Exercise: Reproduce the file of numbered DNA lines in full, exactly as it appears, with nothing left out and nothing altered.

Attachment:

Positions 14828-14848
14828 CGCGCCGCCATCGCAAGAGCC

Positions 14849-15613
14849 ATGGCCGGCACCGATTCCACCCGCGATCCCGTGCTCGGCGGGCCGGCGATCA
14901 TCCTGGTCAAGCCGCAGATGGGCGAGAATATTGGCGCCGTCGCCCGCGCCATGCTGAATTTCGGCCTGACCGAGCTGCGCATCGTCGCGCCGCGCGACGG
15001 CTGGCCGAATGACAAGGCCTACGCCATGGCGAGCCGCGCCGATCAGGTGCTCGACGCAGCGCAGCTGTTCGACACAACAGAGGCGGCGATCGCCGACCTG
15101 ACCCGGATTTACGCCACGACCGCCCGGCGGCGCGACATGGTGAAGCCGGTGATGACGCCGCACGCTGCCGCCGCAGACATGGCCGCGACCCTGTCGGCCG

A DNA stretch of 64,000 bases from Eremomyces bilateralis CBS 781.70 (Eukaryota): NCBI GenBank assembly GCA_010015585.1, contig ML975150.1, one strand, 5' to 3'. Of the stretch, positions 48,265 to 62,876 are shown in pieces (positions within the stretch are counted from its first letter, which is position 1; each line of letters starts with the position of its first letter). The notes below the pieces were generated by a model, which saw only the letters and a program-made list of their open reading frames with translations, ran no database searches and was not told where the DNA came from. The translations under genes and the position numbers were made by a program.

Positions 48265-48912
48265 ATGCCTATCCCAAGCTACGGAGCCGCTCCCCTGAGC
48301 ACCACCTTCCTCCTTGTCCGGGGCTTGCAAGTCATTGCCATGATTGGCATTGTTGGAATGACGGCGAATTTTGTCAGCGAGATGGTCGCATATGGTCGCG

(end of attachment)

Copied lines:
Positions 14828-14848
14828 CGCGCCGCCATCGCAAGAGCC

Positions 14849-15613
14849 ATGGCCGGCACCGATTCCACCCGCGATCCCGTGCTCGGCGGGCCGGCGATCA
14901 TCCTGGTCAAGCCGCAGATGGGCGAGAATATTGGCGCCGTCGCCCGCGCCATGCTGAATTTCGGCCTGACCGAGCTGCGCATCGTCGCGCCGCGCGACGG
15001 CTGGCCGAATGACAAGGCCTACGCCATGGCGAGCCGCGCCGATCAGGTGCTCGACGCAGCGCAGCTGTTCGACACAACAGAGGCGGCGATCGCCGACCTG
15101 ACCCGGATTTACGCCACGACCGCCCGGCGGCGCGACATGGTGAAGCCGGTGATGACGCCGCACGCTGCCGCCGCAGACATGGCCGCGACCCTGTCGGCCG

A DNA stretch of 64,000 bases from Eremomyces bilateralis CBS 781.70 (Eukaryota): NCBI GenBank assembly GCA_010015585.1, contig ML975150.1, one strand, 5' to 3'. Of the stretch, positions 48,265 to 62,876 are shown in pieces (positions within the stretch are counted from its first letter, which is position 1; each line of letters starts with the position of its first letter). The notes below the pieces were generated by a model, which saw only the letters and a program-made list of their open reading frames with translations, ran no database searches and was not told where the DNA came from. The translations under genes and the position numbers were made by a program.

Positions 48265-48912
48265 ATGCCTATCCCAAGCTACGGAGCCGCTCCCCTGAGC
48301 ACCACCTTCCTCCTTGTCCGGGGCTTGCAAGTCATTGCCATGATTGGCATTGTTGGAATGACGGCGAATTTTGTCAGCGAGATGGTCGCATATGGTCGCG